Oil Futures Close Lower on Stocks Build

Brian L Milne
By  Brian L. Milne , DTN Refined Fuels Editor

CRANBURY, N.J. (DTN) -- New York Mercantile Exchange oil futures and Intercontinental Exchange Brent futures contracts nearest to delivery settled lower Wednesday, following federal data showing U.S. commercial crude stocks increased for the first time in six weeks while domestic crude production ramped up to a fresh record high. Also under consideration were comments from U.S. President Donald Trump on Tuesday that the United States would ensure an adequate supply of crude later this year when sanctions take effect against Iran.

West Texas Intermediate futures hit an intraday low of $71.47 bbl as the Federal Reserve completed their two-day monetary policy meeting Wednesday afternoon and Fed Chair Jerome Powell spoke with reporters. The U.S. dollar also eased to an intraday low immediately following the release of the Fed statement, with central bank officials lifting the federal funds rate for the third time this year, up 25 basis points to a 2.0% to 2.25% range as widely anticipated. Another rate hike is expected before year end.

"Information received since the Federal Open Market Committee met in August indicates that the labor market has continued to strengthen and that economic activity has been rising at a strong rate," read the FOMC statement. "Household spending and business fixed investment have grown strongly."

At midmorning, the Energy Information Administration reported a 1.9 million bbl build in commercial crude inventory to 396.0 million bbl during the third week of September, moving off a 43-month low, while down 75.0 million bbl or 15.9% against the same week in 2017. The supply increase comes as refiners began seasonal maintenance programs, with U.S. crude inputs down a steep 900,000 bpd to a 16.514 million bpd 4-1/2 month low and the refinery run rate slid 5.0% to 90.5% of capacity during the week profiled.

EIA also reported a fresh record high in domestic crude production, up 100,000 bpd to 11.1 million bpd during the week ended Sept. 21. The production increase follows a market mindset that U.S. output growth had stalled because of pipeline constraints bottling up production in the prolific Permian basin. News making the rounds this week that Plains All American would bring on line its Sunrise Pipeline Nov. 1, well ahead of an initial projection in early 2019, added price pressure.

"Sunrise anticipates that it will have received the requisite line fill by October 31, 2018, and that its system will be fully operational and capable of providing transportation services by November 1, 2018," states a tariff filing with the Federal Energy Regulatory Commission from Sunrise Pipeline LLC.

It's unclear how much oil the pipeline will flow in November, with capacity on the new system to reach 500,000 bpd. Current pipeline takeaway capacity from the Permian is 3.1 million bpd, with the EIA estimating production in the basin, located in West Texas and east New Mexico, at 3.427 million bpd this month.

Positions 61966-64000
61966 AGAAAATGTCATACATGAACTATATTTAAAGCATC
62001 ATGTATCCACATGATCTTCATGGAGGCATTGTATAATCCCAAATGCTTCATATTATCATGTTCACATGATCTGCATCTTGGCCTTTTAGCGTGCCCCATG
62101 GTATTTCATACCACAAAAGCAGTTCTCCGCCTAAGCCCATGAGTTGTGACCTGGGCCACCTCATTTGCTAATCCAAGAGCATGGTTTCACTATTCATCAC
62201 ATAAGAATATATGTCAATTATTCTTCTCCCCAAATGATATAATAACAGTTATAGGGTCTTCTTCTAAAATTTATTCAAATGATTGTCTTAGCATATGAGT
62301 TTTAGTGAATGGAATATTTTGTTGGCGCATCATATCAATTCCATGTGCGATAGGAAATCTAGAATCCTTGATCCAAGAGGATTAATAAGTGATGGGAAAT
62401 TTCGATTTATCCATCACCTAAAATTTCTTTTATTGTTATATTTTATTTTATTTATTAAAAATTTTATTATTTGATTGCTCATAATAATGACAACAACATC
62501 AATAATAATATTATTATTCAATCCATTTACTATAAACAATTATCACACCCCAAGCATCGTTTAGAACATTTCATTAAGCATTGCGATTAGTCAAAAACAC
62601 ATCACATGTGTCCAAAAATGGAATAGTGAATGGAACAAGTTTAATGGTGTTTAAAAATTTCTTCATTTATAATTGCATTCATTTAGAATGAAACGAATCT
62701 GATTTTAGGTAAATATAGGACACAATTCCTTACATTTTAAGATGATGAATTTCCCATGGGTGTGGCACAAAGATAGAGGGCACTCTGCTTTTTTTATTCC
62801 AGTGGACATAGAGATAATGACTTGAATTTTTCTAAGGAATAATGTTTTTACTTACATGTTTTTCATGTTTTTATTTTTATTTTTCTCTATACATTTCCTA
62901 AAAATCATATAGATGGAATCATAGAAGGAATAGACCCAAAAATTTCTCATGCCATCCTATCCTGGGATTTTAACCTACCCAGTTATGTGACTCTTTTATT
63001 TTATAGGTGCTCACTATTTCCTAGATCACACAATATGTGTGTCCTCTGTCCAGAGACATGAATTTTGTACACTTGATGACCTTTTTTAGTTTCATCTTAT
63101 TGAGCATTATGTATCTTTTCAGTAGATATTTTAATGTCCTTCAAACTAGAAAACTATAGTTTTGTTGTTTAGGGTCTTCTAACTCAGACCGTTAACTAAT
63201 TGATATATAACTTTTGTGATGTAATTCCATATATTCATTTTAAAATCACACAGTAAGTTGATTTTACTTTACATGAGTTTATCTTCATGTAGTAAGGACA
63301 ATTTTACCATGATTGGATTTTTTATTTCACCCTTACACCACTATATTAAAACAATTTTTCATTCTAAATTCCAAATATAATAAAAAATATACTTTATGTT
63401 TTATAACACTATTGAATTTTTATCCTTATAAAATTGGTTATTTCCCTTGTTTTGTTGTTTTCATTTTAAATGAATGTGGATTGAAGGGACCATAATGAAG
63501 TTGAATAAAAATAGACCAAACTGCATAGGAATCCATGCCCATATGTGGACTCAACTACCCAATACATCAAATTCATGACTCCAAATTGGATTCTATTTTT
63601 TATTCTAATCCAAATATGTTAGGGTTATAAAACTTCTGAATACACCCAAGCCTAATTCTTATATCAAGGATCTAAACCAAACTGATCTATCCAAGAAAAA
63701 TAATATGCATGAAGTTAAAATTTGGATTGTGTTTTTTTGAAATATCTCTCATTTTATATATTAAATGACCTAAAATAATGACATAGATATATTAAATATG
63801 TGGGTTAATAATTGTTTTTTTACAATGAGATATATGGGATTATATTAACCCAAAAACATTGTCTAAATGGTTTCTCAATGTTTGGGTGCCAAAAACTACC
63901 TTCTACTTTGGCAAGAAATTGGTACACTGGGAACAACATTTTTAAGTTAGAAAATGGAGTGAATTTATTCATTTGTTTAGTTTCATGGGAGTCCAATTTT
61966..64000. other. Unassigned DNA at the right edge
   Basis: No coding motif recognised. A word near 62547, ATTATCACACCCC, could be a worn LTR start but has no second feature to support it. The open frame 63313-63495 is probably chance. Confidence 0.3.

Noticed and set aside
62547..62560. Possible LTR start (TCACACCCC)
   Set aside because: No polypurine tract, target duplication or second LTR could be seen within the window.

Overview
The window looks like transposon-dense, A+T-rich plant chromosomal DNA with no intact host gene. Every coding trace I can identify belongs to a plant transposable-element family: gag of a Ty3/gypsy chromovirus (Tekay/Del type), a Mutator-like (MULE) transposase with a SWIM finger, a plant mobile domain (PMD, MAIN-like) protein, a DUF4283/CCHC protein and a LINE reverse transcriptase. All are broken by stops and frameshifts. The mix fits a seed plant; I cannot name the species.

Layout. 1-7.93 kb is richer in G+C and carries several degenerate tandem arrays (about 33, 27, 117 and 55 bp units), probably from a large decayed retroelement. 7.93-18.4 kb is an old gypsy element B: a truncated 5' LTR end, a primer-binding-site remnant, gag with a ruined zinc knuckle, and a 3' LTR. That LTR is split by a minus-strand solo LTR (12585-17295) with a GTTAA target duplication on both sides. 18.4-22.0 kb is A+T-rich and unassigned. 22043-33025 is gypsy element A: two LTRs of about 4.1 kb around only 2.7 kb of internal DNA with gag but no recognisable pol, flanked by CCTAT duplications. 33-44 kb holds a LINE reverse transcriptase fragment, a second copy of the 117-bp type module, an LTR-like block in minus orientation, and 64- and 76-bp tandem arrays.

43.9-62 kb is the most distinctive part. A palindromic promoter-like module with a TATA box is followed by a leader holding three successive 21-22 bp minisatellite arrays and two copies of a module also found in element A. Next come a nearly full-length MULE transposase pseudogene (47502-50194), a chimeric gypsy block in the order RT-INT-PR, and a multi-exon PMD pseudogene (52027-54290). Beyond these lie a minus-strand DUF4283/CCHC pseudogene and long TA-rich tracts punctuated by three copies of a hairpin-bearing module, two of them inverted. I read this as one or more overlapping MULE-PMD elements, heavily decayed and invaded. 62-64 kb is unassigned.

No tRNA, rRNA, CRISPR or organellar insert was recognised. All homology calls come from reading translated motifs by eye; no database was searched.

The projected pipeline startup will come just days in front of the Nov. 4 imposition of U.S. sanctions on Iran's oil exports. Clipper Data's Matt Smith estimates Iranian oil exports are averaging 1.5 million bpd, down 700,000 bpd from the second quarter, and thinks they could fall another 500,000 bpd to 800,000 bpd as sanctions tighten their grip.

This lost supply dovetails with the continued decline in Venezuela's crude production that has fallen to lows not seen in decades, with output dropping by as much as 250,000 bpd from the August rate of 1.235 million bpd.

NYMEX November WTI futures settled down $0.71 at $71.57 bbl, and ICE November Brent futures ended with a $0.53 decline at $81.34 bbl. Brent's premium to WTI widened to $9.77 bbl, just shy of last week's three-month high. December Brent settled at a $0.55 discount to November delivery, which expires Friday afternoon.

NYMEX October ULSD futures settled down 0.55cts at $2.2998 gallon after consolidating within Tuesday's trade range, with EIA data bullish for the diesel contract. EIA reported a more-than-expected 2.2 million bbl draw from distillate stocks for the third week of September to 137.9 million bbl, while implied demand increased 139,000 bpd to a 4.291 million bpd four-week high.

November ULSD futures settled at a 0.39cts premium to the October contract, which expires Friday afternoon.

NYMEX October RBOB futures settled down 0.92cts at $2.0585 gallon, ending at a 1.23cts premium to November delivery ahead of its expiration Friday. EIA reported gasoline stocks increased a more-than-expected 1.5 million bbl to 235.7 million bbl during the week profiled, with supply at a record high for this time of year.

Brian L. Milne can be reached at brian.milne@dtn.com

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Brian Milne